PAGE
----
As Wisconsinites, we take great pride in our natural environment, from our 15,000 lakes to the hardwood forests of Northern Wisconsin to the biking and hiking trails winding their way through the state. But perhaps one natural resource reigns as the greatest – the Great Lakes.
The Great Lakes represent 20% of the world’s fresh surface water(1), supply drinking water to over 42 million people(2), and support a $65 billion economy, from shipping and fishing to the restaurants that dot its’ shores.
Despite the passage of the Great Lakes Compact that prevents other thirsty states and countries from taking our Great Lakes water in 2008, they remain threatened on many fronts:
|View a map of successful Great Lakes restoration initiatives|
- Climate change and declining water levels
- Invasive species, like flying Asian Carp
- Implementation of the Great Lakes Compact
- Waning support for restoration efforts
- Contamination from toxic spills
Wisconsin League of Conservation Voters is fighting on all fronts to keep our Great Lakes great, but this challenge requires all hands on deck. Get involved by signing up for updates and alerts.
The Strong Great Lakes Compact
Thanks in large part to the great work of thousands of conservation voters, on May 27, 2008, Governor Doyle signed into law the Strong Great Lakes Compact which helped ensure the protection of the Great Lakes. Other thirsty states and countries often eyed our Great Lakes, hoping to fuel their growth by syphoning off our water. Thanks to the Great Lakes Compact, that is no longer an option. Passage of this historic policy was the result of the support of more than 7,000 citizens, 40 local elected officials, 50 organizations, and years of negotiations.
But now there is the first test of the Great Lakes Compact. The city of Waukesha has submitted an application to divert water out of the Great Lakes basin for their use. Because they are located in a county that straddles the Great Lakes basin, Waukesha can request water, but only in extraordinary circumstances and as a last resort. That is not the case here, setting terrible precedent for the entire Great Lakes region and weakening the Compact.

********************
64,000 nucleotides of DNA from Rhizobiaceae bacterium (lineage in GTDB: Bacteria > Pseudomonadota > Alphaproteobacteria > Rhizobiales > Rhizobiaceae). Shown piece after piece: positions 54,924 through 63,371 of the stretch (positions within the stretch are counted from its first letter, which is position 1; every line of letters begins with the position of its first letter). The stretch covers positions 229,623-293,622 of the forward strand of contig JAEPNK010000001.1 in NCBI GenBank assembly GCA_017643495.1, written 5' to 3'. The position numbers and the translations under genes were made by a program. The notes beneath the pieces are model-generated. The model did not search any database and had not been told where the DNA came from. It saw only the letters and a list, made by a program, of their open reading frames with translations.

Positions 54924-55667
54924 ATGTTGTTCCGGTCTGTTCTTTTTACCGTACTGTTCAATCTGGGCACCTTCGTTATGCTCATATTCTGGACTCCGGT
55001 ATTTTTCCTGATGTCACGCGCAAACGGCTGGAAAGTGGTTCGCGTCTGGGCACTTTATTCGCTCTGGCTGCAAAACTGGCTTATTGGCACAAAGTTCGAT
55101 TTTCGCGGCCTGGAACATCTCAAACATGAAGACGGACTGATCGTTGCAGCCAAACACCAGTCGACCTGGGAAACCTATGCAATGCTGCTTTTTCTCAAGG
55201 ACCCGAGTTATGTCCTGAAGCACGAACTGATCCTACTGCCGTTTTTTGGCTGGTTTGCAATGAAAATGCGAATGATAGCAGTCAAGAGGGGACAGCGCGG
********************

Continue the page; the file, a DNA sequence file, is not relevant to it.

Waukesha’s application has failed to meet critical requirements to justify a Great Lakes water diversion under the Compact. Specifically:
- Waukesha’s application does not meet the definition of a community in need and contains inflated estimates for future water needs.
- Waukesha has an alternative option available that would use local water supplies and increased conservation methods. Not only is the suggested alternative safe from contamination and assures future growth, it also costs almost half as much.
- Waukesha has not implemented the necessary conservation measures to reduce their water use before seeking Great Lakes water.
- Waukesha’s proposal to return water to Lake Michigan through the Root River will have negative impacts on the Root and surrounding areas.
Find out more about the Waukesha application here: http://www.protectourgreatlakes.org/
Plastics in the Great Lakes
The 2015 legislative session kicked off with a bill to keep plastic microbeads – those tiny beads in exfoliating soaps and other personal care products – out of the Great Lakes by phasing out their production over the next few years.
These plastic beads are not only bad for the health of our lakes, they’re bad for our health, too. Microbeads absorb some of the most harmful pollutants already present in the Great Lakes, such as DDT and PCBs. Fish eat the tiny plastic pellets – and when fish eat microbeads and we eat the fish, we’re exposed to higher levels of toxins.
Illinois has already banned products containing microbeads and passing similar legislation in Wisconsin brings us one step closer to a regional moratorium on a harmful but easily preventable pollutant.
Conservation voters sent more than 1,600 letters to legislators asking them to sign on in support of keeping plastics out of the Great Lakes. And the bill passed both the Assembly and Senate with strong bipartisan support.